It was just enough for them to get their hooks into me.

That year, I transformed. I journaled, I counted my points, I drank water, I measured portions, I tried recipes received at meetings, I read the Getting Started book religiously and I attended my weekly meeting. I realized that I’d been reverentially saying General Tso’s schickun. I sat up front. I raised my hand a lot. And it worked. I immediately began losing weight.

Suddenly, running seemed possible. A natural complement to Weight Watchers. I started slowly during Week Five. After fifteen minutes on the treadmill, I knew one thing for certain: I was going to die. But I didn’t die that particular day, and I went back two days later. I started counting activity points.

By October I lost 68 pounds. Five years later, I go every week to keep it off.

The women — and some men — in that room are some of the bravest and dearest people I know, struggling against unimaginably deep-seated personal and cultural roadblocks, trying to find out if they’re real beneath the weight. They are, they are, they are. My leader from that first day has been one of the most – and you can imagine how using this word hurts a deeply independent and cynical thinker – inspiring people I’ve ever met. I mean, she helps people get well. How cool is that?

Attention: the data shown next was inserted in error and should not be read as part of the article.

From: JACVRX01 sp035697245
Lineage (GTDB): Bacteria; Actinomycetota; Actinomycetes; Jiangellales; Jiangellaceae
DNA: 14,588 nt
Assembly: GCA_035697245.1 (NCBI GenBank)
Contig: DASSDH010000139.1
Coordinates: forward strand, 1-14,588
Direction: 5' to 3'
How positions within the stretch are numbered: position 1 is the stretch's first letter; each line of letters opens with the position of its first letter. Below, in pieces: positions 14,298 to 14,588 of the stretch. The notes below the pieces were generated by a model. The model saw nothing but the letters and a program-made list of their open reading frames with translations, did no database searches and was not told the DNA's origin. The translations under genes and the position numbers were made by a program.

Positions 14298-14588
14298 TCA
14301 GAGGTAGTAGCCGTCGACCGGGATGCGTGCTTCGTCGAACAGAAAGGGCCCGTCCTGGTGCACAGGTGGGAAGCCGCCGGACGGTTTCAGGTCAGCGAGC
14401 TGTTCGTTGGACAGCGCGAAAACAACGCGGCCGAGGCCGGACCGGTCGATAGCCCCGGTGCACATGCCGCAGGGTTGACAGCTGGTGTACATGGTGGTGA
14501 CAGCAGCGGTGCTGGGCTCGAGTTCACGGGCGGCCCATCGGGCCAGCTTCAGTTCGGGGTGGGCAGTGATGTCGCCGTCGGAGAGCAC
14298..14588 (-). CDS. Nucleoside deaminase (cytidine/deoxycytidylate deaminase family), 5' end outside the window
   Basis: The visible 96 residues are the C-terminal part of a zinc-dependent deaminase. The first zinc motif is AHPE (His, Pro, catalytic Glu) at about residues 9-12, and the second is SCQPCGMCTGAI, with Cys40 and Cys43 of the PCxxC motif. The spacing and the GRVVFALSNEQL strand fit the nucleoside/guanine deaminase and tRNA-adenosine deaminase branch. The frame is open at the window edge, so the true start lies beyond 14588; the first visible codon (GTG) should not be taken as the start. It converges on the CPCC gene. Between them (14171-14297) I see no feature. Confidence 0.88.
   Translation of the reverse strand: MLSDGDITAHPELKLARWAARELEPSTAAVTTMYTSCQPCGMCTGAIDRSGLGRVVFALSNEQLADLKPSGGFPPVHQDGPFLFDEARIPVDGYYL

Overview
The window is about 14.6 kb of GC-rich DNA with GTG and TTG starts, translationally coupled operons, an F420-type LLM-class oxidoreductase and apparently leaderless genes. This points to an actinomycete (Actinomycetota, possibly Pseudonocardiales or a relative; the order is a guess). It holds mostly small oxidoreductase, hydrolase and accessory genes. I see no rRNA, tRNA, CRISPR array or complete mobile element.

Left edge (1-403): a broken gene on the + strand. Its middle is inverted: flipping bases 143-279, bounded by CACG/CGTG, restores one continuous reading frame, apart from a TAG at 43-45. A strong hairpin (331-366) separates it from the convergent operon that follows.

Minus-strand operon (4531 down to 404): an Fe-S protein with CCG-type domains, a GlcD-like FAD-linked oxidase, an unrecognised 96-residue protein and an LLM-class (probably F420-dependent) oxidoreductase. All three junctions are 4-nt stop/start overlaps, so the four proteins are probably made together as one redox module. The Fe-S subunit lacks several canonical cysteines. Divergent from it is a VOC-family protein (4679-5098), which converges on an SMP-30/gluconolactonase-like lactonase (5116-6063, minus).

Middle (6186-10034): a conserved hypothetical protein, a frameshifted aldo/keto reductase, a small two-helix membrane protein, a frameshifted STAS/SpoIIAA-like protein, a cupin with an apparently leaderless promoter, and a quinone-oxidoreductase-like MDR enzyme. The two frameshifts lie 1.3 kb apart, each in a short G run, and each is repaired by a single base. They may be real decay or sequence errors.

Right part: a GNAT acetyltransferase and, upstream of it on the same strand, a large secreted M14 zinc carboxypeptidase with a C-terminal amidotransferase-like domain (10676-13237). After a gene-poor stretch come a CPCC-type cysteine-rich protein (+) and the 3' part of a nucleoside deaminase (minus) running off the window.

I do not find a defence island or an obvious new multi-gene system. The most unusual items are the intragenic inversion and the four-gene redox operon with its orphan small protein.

So I’m a convert, an acolyte, a Weight Watchers zombie who for a long time could only talk about POINTS and the POINTS system. Letting go that day was one of the hardest — and best — things I’ve ever done.

But I still don’t buy their products.


Anonymous said...

Bill you look so fab! And young. Kudos on your weight loss success and more importantly setting a good role model for the mini-braines. Hope you write more about your journey.

I've lost just over 20 lbs since November of last year. I have another 40 to go. Portion control, exercise and cutting out alot of sweets and breads really helped.

I have mixed opinions about Weight Watchers. Obviously, for people like you it really works. You needed it to kick start you and then you made it your own. But I know so many people, like my sister-in-law who has been adding those "I lost 5 lb" ribbons to her fridge and she's actually bigger now than when she started the program 5 years ago. (The sad thing is that she has a whole row of ribbons but nothing has changed for the better.)

But as far as cults go, WW is probably one of the better ones. It beats tattooing upside down crosses on your forehead. And it's more likely to lower your cholesterol.

cce said... that's a transformation. I too am a natural born cynic, a mocker not a joiner, so I can actually taste how hard the letting go and getting with the program was for you. I had a similar experience but with fellow anorexics. (Is it me, or does everyone have an issue with food?)
Congratulations on the weight loss and the road race, was that you at the NYC Marathon?

wcs said...

Wow. I'd seen the photos before, but the story is great. Some of that inspiration stuff must have rubbed off on you. Now, if you could only bottle it...